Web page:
Take the 2-minute tour ×
Homebrewing Stack Exchange is a question and answer site for dedicated home brewers and serious enthusiasts. It's 100% free, no registration required.

I have checked my local water authority and my tap water is chloraminated:

The average chlorine concentration for this Public Water Supply Zone from January 2013 to December 2013 was 0.07 milligrammes per litre free chlorine and 0.450 milligrammes per litre total chlorine. This drinking water supply is chloraminated.

I have read from various posts that the only way to prevent the medicinal taste is to remove this using Potassium metabisulfite but all the references I've found refer to processing 10 or 20 gallons of water at a time whereas I'm working in a small space and to small scale so would only need 500ml to 2l at any step.

Would I be better off processing a few liters at a time and using as needed or should I process as I go?

share|improve this question
1  
Have you had problems with this medicinal taste? If not, you might be trying to solve a problem that doesn't really exist. That said, I always filter my drinking and brewing water -- I find chloramines very offensive. –  stephelton Apr 11 at 14:49
    
I haven't yet, I'm a total novice. I'm about to start up a yeast culture as per wellnessmama.com/8942/how-to-make-a-ginger-bug and don't want to ruin my first try with something that is seemingly fairly easy to avoid –  Anjicat Apr 11 at 16:41
add comment

2 Answers 2

up vote 4 down vote accepted

AJ deLange calculated that 4.7mg/L (~18mg/gl) of potassium metabisulfite (4.0mg/L of sodium metabisulfite) is needed to reduce a "worst case" scenario of 3mg/L of chloramine. (PDF, via the Wayback Machine archive of AJ's site).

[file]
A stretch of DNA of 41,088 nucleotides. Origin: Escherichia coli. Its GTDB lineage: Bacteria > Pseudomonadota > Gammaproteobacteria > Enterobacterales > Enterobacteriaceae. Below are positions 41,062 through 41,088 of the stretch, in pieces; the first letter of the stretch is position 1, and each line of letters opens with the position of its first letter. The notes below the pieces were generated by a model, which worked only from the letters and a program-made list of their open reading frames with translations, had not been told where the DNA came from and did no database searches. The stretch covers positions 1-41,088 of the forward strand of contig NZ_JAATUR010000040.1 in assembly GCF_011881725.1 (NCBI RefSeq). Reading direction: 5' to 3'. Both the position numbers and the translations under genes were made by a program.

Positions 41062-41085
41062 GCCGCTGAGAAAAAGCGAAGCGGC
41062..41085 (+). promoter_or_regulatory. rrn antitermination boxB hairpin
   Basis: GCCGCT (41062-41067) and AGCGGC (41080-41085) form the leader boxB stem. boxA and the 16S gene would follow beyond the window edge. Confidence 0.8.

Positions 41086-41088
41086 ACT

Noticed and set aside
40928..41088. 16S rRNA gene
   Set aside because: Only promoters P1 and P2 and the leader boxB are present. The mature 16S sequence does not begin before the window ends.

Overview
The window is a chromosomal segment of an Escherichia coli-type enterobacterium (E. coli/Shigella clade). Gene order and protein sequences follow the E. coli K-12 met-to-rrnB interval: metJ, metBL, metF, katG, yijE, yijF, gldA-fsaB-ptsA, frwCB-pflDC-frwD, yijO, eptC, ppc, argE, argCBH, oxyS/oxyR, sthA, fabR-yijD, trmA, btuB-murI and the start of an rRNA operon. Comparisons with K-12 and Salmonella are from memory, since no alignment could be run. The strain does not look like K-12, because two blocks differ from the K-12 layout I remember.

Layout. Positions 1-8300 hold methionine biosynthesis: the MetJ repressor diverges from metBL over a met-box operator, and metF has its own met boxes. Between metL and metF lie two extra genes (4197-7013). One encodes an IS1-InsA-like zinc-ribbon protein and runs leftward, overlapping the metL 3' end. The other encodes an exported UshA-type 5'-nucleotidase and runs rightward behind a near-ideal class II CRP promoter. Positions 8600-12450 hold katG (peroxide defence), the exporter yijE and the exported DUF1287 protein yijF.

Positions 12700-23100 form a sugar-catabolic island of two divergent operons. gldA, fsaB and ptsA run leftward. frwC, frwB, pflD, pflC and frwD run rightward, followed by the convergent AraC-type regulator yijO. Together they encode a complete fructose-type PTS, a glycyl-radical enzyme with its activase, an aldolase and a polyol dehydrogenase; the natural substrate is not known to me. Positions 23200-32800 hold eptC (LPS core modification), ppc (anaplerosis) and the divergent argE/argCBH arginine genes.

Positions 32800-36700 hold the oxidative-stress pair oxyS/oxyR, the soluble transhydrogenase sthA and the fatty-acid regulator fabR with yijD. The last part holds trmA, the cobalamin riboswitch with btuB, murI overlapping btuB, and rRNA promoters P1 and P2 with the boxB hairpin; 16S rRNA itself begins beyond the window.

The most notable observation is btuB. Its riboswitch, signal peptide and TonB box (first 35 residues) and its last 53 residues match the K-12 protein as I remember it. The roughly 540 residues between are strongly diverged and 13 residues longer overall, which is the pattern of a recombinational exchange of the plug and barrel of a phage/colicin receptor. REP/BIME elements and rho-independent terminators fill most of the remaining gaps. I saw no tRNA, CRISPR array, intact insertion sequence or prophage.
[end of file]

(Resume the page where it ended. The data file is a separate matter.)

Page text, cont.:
I've been using this to add K-meta along with my brewing salts. That works out to 188mg for 10gl of brewing liquor. A Campden tablet is 695mg, and thus can treat 147L/39gl of water. Reduction occurs in under one minute. Treat as you go, or overkill with a Campden tablet. :) Once treated, the water will be chlorine free indefinitely.

share|improve this answer
add comment

You might be better off just buying filtered water. You can usually get 5 gallons for about $1.25

share|improve this answer
    
I think you're presuming location. In Europe, I can't get water at that price. –  mdma Apr 12 at 13:41
    
I guess I did. I wonder if this is available even in other US locations? But around Southern California we have big RO Filtered water machines that are usually 25¢ per gallon. Failing that I've purchased bottled water from the 99¢ Store at $1 per gallon. –  MatticusVP Apr 14 at 15:15
add comment

Your Answer

 
discard

By posting your answer, you agree to the privacy policy and terms of service.

Not the answer you're looking for? Browse other questions tagged or ask your own question.